The project started small—a handful of graduate students teaching in a classroom for autistic students in kindergarten through second grade.
That was in the spring of 2016. One year later, students in all levels of the College of Education’s communication sciences and special education program are working with a range of ages—a new preschool class, as well as a new class for children in grades three to five—at a local elementary school. As a result, the project has blossomed into a partnership that brings together teaching, research, and service under one roof.
“When I step into one of our classrooms, I’m working alongside an undergraduate student, a master’s student, and a doctoral student, and we’re providing a service to the community,” says Kevin M. Ayres, professor in the Department of Communication Sciences and Special Education and co-director of the Center for Autism and Behavioral Education Research at the College. “We’re also asking questions and trying to figure out what things work. The university students are learning scientific approaches to evaluating treatment effects, and they are learning to teach. It just all overlaps and meshes.”
The partnership is innovative because it creates a classroom within a classroom. Here, 19 area children with autism or intellectual disability, representing a range of ages, help university students learn to be better teachers. At the same time, the students apply the most recent research to their classroom practice, benefiting the children. And because the three classrooms span a range of ages, Ayres adds, it’s exciting to have the opportunity to watch as the younger children grow up, progress, and move on to middle school.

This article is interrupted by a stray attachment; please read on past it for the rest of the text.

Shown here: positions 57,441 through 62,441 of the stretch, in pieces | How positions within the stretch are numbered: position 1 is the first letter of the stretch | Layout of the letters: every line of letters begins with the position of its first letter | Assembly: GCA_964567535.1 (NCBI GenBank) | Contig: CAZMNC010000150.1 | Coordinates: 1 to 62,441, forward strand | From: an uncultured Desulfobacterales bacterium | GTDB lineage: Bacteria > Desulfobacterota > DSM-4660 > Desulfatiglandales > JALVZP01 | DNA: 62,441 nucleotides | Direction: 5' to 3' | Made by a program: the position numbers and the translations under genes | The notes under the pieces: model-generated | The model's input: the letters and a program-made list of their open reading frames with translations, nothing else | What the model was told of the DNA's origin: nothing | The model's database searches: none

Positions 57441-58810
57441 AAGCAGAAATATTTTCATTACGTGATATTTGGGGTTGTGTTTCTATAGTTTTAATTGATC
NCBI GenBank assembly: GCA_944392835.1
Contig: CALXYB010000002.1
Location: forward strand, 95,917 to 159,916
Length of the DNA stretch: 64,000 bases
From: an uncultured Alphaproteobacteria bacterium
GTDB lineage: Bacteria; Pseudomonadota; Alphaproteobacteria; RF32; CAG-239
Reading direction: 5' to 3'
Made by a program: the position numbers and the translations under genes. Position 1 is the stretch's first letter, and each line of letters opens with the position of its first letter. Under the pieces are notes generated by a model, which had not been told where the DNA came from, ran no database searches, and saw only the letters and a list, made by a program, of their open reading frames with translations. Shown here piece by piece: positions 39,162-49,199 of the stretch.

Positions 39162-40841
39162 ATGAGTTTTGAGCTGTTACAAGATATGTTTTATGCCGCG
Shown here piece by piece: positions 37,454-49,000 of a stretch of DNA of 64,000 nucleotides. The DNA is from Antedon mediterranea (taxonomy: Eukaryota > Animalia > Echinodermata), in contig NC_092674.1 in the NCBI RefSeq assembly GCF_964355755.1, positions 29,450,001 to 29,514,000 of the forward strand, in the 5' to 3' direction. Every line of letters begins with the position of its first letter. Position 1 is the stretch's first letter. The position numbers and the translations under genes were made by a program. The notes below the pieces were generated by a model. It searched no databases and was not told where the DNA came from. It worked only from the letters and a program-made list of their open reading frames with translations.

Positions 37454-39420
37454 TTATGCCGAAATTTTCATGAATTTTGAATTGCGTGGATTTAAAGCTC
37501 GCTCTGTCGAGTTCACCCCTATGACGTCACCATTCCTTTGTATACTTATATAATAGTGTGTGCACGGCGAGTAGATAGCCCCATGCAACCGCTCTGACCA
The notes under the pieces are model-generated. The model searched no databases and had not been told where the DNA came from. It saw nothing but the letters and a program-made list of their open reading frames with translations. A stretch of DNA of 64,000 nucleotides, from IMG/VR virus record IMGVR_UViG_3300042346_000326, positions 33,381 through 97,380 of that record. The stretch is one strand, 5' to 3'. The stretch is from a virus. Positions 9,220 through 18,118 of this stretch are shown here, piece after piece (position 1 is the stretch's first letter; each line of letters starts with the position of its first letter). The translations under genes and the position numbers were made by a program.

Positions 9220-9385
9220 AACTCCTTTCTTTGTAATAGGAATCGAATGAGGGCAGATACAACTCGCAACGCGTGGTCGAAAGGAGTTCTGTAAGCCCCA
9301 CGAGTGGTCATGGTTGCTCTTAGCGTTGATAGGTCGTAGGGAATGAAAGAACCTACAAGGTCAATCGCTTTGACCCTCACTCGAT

Students in Ayres’ program have also branched out to other areas of Georgia in the past year, working with the Easter Seals of Southwest Georgia to bring teams into areas that lack specialized services for children with developmental and behavioral difficulties. Four times a year, faculty, graduate, and undergraduate students pile into several cars and drive to towns such as Valdosta, Albany, or Savannah, where they work with children and their parents or caregivers.
Each visit includes follow-ups via telephone or video conference to help support the methods and recommendations made by the faculty and students.
“We will spend two days doing assessments and treatment plans for people who engage in self-injury or aggression, or we will work with the family to implement that plan in the home,” says Ayres. “We also do parent empowerment training, where we target parents of young kids with developmental disabilities between ages 2 and 6. We’re teaching them some of the skills and strategies they need to prevent development of problem behavior down the line.”
Related links: Department of Communication Sciences and Special Education